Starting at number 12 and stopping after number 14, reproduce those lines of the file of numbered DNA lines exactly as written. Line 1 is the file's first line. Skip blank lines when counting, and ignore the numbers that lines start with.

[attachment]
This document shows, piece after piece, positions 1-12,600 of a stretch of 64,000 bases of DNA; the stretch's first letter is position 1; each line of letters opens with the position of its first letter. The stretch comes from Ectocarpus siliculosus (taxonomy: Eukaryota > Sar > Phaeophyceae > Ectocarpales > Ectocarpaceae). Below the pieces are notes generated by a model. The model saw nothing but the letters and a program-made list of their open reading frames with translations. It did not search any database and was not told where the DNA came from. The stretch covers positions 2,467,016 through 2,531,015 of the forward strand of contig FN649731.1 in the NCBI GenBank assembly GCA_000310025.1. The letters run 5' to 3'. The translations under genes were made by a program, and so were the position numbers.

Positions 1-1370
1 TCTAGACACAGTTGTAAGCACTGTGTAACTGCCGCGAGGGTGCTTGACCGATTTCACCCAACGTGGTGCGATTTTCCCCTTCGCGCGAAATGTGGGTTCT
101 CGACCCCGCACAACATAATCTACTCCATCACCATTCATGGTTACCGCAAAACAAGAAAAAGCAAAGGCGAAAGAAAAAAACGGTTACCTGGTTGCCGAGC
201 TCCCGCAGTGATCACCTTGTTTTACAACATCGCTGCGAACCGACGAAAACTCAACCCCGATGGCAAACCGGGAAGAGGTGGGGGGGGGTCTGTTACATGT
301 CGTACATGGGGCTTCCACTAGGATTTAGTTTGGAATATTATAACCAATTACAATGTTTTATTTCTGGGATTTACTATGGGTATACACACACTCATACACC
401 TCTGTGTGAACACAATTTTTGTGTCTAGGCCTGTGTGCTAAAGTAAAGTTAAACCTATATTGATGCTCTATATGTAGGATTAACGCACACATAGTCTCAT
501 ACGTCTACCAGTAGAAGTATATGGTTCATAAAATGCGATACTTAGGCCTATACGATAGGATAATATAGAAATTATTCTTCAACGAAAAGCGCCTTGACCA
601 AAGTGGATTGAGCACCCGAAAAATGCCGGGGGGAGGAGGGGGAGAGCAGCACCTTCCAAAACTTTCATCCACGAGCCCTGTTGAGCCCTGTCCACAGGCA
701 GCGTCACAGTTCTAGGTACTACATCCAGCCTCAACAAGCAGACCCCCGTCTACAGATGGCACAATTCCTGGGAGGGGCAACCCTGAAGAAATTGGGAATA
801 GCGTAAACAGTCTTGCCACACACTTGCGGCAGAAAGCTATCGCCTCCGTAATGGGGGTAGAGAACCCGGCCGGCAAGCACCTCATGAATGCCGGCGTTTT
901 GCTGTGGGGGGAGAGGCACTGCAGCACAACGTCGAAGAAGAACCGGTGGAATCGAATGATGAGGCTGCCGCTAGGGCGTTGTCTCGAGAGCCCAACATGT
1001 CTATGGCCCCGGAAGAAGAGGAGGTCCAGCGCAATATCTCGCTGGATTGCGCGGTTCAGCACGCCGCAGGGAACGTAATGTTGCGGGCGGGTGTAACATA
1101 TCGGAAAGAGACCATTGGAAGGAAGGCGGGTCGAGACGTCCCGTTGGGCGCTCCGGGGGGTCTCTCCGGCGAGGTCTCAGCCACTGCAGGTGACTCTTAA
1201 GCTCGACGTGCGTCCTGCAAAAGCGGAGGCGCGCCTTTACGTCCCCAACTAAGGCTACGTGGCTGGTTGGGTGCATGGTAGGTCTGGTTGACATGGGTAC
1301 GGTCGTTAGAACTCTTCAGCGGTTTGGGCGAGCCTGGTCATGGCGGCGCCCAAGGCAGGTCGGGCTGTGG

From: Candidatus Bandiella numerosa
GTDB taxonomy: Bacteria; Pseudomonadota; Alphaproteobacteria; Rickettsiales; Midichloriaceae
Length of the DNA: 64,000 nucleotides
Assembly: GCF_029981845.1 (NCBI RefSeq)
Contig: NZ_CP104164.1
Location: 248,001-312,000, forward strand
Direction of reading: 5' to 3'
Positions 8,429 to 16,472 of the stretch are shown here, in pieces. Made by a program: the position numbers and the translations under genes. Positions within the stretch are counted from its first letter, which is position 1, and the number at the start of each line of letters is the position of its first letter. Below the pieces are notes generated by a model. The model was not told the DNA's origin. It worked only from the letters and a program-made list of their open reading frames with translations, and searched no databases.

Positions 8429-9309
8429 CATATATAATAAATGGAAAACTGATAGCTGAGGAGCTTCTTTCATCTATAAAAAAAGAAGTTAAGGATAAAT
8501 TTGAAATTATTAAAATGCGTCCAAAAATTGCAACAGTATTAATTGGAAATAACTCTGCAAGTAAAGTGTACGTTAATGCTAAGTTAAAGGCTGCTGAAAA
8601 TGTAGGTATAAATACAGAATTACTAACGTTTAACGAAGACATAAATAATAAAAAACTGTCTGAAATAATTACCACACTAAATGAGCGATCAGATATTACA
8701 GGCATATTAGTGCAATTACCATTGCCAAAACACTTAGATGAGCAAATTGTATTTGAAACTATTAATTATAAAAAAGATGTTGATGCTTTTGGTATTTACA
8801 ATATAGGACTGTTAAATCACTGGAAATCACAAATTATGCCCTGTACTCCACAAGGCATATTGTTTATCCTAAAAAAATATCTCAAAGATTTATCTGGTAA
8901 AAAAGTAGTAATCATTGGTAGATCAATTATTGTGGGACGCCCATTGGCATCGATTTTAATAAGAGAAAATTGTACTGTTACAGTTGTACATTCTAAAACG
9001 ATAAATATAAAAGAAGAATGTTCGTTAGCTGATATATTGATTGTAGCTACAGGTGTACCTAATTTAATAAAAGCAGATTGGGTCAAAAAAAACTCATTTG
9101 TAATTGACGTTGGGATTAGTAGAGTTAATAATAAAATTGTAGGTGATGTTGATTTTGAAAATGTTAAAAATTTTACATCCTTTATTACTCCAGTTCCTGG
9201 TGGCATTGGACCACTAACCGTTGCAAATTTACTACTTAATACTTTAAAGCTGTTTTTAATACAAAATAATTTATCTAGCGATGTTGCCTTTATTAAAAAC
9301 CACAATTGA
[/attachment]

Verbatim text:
901 GCTGTGGGGGGAGAGGCACTGCAGCACAACGTCGAAGAAGAACCGGTGGAATCGAATGATGAGGCTGCCGCTAGGGCGTTGTCTCGAGAGCCCAACATGT
1001 CTATGGCCCCGGAAGAAGAGGAGGTCCAGCGCAATATCTCGCTGGATTGCGCGGTTCAGCACGCCGCAGGGAACGTAATGTTGCGGGCGGGTGTAACATA
1101 TCGGAAAGAGACCATTGGAAGGAAGGCGGGTCGAGACGTCCCGTTGGGCGCTCCGGGGGGTCTCTCCGGCGAGGTCTCAGCCACTGCAGGTGACTCTTAA